Syrian refugees accused of being the Trojan horses of terrorism and talk of the “clash of civilizations”… Before the Paris attacks, Trump broke all the taboos on the subject.
We won’t fool them twice. This summer, Republican candidates found themselves overtaken on their right side by Donald Trump on the subject of immigration. Since the Paris attacks, we have witnessed a dizzying escalation in xenophobic rhetoric; it has literally spun out of control since Trump broke all the taboos on the subject.
First of all, there’s the vocabulary — the continual use of the terms “Islam” or “Muslim,” which adds to all of the confusion, and resorting to talk of the “clash of civilizations” borrowed from Samuel Huntington. Even the so-called reasonable candidates are complicit: “What we’re involved in now is a civilizational conflict,” states Marco Rubio, while Jeb Bush denounces an “organized effort to destroy Western civilization” and Ted Cruz evokes a “jihad against the West.”
No to Syrian Refugees
Second, consider the measures taken. They can be summed up in one watchword: “no” — no more Syrian refugees in the United States. This is what was declared by the leaders of 27 states, 26 of which are Republican, who have no legal authority in the matter but who can significantly complicate the role of federal authorities. And it is the watchword of practically all of the presidential candidates.
Not Even Women and Children? Not Even Orphaned Kids!
“I don’t think orphans under five should be admitted into the United States at this point,” Chris Christie dared to remark.
Ted Cruz, for his part, announces that he will introduce a proposition in the Senate for a law barring entry into the United States for all Syrian Muslims, breaking another taboo in the process — that of not taking into consideration the religion of the refugees. As Hillary Clinton reminds us, “the idea that we’d turn away refugees because of religion is a new low,” but Cruz doesn’t appear to be too moved by this. He suggests distinguishing between Muslim and Christian Syrians, the latter posing “no meaningful risk.”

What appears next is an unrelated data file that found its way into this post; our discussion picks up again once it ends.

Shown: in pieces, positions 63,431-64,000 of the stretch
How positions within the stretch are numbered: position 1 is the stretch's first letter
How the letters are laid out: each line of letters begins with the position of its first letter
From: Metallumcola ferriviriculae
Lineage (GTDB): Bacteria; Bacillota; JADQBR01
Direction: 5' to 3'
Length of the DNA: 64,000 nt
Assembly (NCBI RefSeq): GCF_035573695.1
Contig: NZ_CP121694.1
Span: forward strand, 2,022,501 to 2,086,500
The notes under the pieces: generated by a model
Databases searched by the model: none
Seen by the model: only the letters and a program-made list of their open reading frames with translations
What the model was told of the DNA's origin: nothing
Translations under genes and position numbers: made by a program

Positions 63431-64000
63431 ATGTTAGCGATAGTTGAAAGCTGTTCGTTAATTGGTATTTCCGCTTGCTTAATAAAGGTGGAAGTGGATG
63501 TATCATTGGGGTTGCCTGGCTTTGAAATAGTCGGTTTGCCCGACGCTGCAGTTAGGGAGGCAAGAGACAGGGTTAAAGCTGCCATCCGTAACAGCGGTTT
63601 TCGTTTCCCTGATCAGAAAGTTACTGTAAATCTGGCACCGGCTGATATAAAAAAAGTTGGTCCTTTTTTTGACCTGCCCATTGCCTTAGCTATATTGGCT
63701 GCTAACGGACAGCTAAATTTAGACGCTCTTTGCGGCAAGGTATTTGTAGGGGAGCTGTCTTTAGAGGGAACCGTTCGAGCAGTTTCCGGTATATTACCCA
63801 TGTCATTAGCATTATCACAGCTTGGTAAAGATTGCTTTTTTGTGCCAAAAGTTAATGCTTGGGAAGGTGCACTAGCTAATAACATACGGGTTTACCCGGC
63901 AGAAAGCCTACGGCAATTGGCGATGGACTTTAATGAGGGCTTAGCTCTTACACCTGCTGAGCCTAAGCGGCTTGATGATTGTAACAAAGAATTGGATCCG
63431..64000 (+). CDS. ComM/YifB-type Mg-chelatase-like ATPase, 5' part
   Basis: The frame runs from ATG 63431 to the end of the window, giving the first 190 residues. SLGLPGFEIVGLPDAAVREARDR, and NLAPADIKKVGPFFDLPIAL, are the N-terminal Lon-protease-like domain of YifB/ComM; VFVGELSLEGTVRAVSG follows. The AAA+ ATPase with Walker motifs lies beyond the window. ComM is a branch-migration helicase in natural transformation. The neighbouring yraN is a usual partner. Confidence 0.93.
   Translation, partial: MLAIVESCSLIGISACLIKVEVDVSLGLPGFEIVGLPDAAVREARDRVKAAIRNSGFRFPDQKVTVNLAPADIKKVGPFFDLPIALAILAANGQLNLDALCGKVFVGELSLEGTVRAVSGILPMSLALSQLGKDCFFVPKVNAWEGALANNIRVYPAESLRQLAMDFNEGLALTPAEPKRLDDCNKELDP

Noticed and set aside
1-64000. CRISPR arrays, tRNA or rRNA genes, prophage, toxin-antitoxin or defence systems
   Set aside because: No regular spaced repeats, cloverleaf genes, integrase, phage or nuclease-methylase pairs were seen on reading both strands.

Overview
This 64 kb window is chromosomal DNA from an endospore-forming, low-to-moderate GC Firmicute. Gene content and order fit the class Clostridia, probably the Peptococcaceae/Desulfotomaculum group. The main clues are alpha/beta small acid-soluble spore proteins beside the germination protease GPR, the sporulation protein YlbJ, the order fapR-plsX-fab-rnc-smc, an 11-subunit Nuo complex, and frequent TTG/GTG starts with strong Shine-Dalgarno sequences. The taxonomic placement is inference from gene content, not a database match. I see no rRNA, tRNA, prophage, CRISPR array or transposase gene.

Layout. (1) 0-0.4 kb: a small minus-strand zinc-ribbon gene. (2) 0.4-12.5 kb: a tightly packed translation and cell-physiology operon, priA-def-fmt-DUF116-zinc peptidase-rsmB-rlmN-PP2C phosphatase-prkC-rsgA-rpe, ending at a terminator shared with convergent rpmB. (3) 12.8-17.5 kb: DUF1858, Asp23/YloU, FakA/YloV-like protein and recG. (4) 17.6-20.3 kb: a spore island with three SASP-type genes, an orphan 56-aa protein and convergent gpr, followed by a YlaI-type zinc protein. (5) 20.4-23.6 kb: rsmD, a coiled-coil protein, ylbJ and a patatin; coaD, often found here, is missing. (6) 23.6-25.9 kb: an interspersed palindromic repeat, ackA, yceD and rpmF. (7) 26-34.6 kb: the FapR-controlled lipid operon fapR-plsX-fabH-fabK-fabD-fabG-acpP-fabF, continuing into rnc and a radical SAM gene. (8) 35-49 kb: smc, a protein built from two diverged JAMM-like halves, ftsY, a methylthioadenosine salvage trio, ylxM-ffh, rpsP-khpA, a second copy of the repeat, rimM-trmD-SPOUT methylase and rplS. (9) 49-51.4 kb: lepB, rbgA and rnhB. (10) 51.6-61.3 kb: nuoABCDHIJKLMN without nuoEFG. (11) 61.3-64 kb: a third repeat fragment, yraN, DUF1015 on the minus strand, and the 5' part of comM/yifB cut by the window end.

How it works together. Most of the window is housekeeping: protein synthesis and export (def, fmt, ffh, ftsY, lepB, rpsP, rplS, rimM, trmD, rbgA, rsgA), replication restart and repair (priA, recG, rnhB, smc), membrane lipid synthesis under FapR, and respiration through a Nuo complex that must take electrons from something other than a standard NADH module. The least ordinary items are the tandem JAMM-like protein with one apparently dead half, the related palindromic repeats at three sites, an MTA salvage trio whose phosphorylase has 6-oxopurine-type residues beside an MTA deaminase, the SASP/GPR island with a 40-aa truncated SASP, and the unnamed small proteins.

Jeb Bush initially followed in his footsteps, confiding to CNN that “we should focus our efforts as it relates to refugees on the Christians that are being slaughtered,” before setting things right, aware that it was all becoming a little too much, “I don’t think we should eliminate our support for refugees,” even if they are Muslims, he finally added.
0.05 Percent of All Syrian Refugees
In other words, Trump’s rivals have set the bar very high! But this would be tallying up the score without including the Olympic pole-vaulting talents of “the Donald,” who in a matter of hours found a way to accuse the Obama administration of dispatching Syrian refugees to the conservative states of the country (“They send them to the Republicans, not to the Democrats”), maintaining that the United States should “strongly consider” closing mosques and, like a good real estate developer, suggesting to “build a big beautiful safe zone” in Syria for the refugees.
Out of these Syrian refugees — no one remembers this — very few have been welcomed in the United States: about 2,000 since 2011, that’s to say 0.05 percent (or if you prefer, 1 out of 2000) of the total of Syrian refugees abroad. Out of this 2,000, half are children, and one quarter are adults over the age of 60. The men old enough to carry arms, who are not attached to families, represent 2 percent of the total, or around 40 individuals, who, like all the Syrians admitted to the United States, have had to wait at least 18 months and often more than two years for their case file to be thoroughly dissected.
A hypocritical argument that is often repeated is the same one that keeps being trotted out about immigration in general: We would like to welcome them, but in the current circumstances, it is sadly not possible. “Our nation has always been welcoming, but we cannot let terrorists take advantage of our compassion,” tweets Paul Ryan, speaker of the House of Representatives. If the refugees came from Switzerland, that would be fine, but try verifying the records of a Syrian asylum seeker! “You can’t pick up the phone and call Syria” to confirm the statements of an applicant, declares Marco Rubio.
The truth is much simpler: What’s at stake is the Republican primary, and seven out of 10 Republican voters said they were “very concerned” by the rise in Islamic extremism. It is to these voters that the Republican candidates are serving this unappetizing concoction.
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